AMD is also working closely with world class application and solution providers to ensure customers can achieve optimum performance results. Stream computing application and solution providers include CAPS entreprise, Mercury Computer Systems, RapidMind, RogueWave and VizExperts. Mercury Computer Systems provides high-performance computing systems and software designed for complex image, sensor, and signal processing applications. Its algorithm team reports that it has achieved 174 GFLOPS performance for large 1D complex single-precision floating point FFTs on the AMD FireStream 9250.

    Pricing and availability
    AMD plans to deliver the FireStream 9250 and the supporting SDK in Q3 2008 at an MSRP of $999 USD. AMD FireStream 9170, the industry’s first double-precision floating point stream processor, is currently available for purchase and is competitively priced at $1,999 USD. For more information about AMD FireStream 9250 or AMD FireStream 9170 or AMD’s complete line of stream computing solutions, please visit http://www.amd.com/stream.

    Source: AMD
     
    lemonadesoda says thanks.
  2. btarunr

    btarunr Editor & Senior Moderator Staff Member

    Joined:
    Oct 9, 2007
    Messages:
    28,959 (11.02/day)
    Thanks Received:
    13,757
    Location:
    Hyderabad, India
    Here's the edge that AMD has over NVidia, an x86 license. If only the potential of Stream Processors are tapped in the AMD Fusion, we have an incredibly powerful CPU. All they need is a translation layer between x86 and FireStream, x86 commands will then be handled by Stream Processors. Phenom X320 anyone?
     
  3. From_Nowhere New Member

    Joined:
    Jun 13, 2008
    Messages:
    661 (0.28/day)
    Thanks Received:
    77
    1 Teraflop...Neat... I wonder of that makes it "Vista Capable." (Just kidding)

    That's also a low price compared to its predecessor



    Oh and:
    A Phenom X320 you say? What about a Phenom X320 Black Edition?
     
  4. Exceededgoku

    Joined:
    Mar 26, 2006
    Messages:
    429 (0.13/day)
    Thanks Received:
    24
    Location:
    Stamford, UK
    What!? They have a special version for black people now?! Why can't I buy a non black edition???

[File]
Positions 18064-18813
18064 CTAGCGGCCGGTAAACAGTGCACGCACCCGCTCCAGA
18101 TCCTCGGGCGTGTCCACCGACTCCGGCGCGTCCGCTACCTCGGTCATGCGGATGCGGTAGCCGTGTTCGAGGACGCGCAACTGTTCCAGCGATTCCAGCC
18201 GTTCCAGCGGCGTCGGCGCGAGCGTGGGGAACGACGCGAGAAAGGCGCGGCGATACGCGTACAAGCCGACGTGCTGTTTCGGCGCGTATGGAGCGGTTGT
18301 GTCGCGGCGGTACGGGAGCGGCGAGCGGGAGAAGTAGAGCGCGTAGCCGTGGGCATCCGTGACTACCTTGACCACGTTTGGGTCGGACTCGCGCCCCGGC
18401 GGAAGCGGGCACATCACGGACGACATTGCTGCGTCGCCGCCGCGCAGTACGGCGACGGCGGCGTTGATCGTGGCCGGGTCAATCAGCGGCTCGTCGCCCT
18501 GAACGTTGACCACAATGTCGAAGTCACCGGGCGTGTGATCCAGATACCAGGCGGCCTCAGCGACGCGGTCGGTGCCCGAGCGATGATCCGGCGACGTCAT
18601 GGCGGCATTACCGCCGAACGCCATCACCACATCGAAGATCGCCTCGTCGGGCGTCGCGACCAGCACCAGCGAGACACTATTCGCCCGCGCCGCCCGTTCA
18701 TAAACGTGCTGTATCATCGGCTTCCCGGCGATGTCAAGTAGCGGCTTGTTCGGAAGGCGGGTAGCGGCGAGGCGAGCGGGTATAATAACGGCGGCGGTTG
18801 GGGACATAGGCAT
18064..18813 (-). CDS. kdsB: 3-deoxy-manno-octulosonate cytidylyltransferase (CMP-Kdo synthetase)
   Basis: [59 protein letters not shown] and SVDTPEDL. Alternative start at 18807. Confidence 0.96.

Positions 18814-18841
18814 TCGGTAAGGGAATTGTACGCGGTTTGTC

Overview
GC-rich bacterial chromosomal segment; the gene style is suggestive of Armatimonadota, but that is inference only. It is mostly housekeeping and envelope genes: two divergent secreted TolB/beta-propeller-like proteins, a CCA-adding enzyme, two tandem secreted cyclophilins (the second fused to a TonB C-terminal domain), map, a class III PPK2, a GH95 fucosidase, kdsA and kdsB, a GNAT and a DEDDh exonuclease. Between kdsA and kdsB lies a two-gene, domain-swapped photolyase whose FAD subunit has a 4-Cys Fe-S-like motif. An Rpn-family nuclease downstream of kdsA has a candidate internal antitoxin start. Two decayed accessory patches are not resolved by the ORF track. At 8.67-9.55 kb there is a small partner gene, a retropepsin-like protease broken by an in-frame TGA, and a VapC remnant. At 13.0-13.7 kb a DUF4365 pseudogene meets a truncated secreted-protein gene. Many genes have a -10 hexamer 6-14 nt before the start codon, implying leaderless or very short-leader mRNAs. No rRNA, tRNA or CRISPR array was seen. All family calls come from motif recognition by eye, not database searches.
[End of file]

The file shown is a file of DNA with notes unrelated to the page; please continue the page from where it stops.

Haha :laugh::laugh::laugh:
    These are good times for AMD, I think we are about to see a massive revival stunt :).
     
  5. pentastar111

    Joined:
    Aug 18, 2006
    Messages:
    994 (0.33/day)
    Thanks Received:
    31
    Location:
    Los Angeles...U.S.A
    WHAT??:eek:
     
  6. lemonadesoda

    lemonadesoda

    Joined:
    Aug 30, 2006
    Messages:
    6,274 (2.07/day)
    Thanks Received:
    968
    Exciting news... but I'm not impressed. (Now I'm disappointed). The PS3 runs at 220 gigaflops for $400. AMD want $999 for the same power, but without any other "PS3" features.

    A regular Q6600 Quad manages 30 Gflops: http://img.tomshardware.com/us/2007/07/16/cpu_charts_2007/c_sandra_cpu_mflops.png (7.5 Gflops per core).

    That means the Firestream is A LOT FASTER, about 5x faster. NOT 55x. Perhaps it's "55x faster" than a shiddy AMD single core?
     
  7. Ripper3

    Ripper3 New Member

    Joined:
    May 10, 2007
    Messages:
    1,386 (0.50/day)
    Thanks Received:
    117
    Location:
    London, England
    IT wastes less power than the PS3, at 150W, can be used with pretty much any PC with a PCI slot, and probably runs cooler, and might be more stable than the PS3 (don't forget you pay for a lot when it comes to these sorts of things).
    Oh, and not forgetting that, even if it is a quick setup, installing a GP-GPU into a PCI slot and installing software for it, is probably quicker than setting up a PS3 for these sorts of operations, if you already have the rest of the computer setup (which most company might have, as they might jsut buy this and slot it in, replacing the 9170).

    That 55x increase in performance over a CPU isn't specific, no, but don't forget that translating GFLOPS into real-world performance isn't a direct comparison. For one thing, that CPU could have been loaded with other processes, the application could be optimised for GPUs, etc.
     
  8. Beertintedgoggles

    Beertintedgoggles

    Joined:
    Nov 15, 2005
    Messages:
    727 (0.22/day)
    Thanks Received:
    208
    Lets see, the article states 1 Teraflop per second (that's 1024 Gflops). So in your logic that really makes it worth ~ $1900 (4.65 x $400 for the 220 gigaflop/s PS3). In theoretical number crunching those numbers also put it at 1024/30 = 34 times more powerful than the quad core Intel. The 55x number they stated was only on financial analysis codes although you're right that they don't state which CPU they are using to compare numbers. I just hope AMD finds a way to integrate this into mainstream computing that will see some real world results for us 'average' users.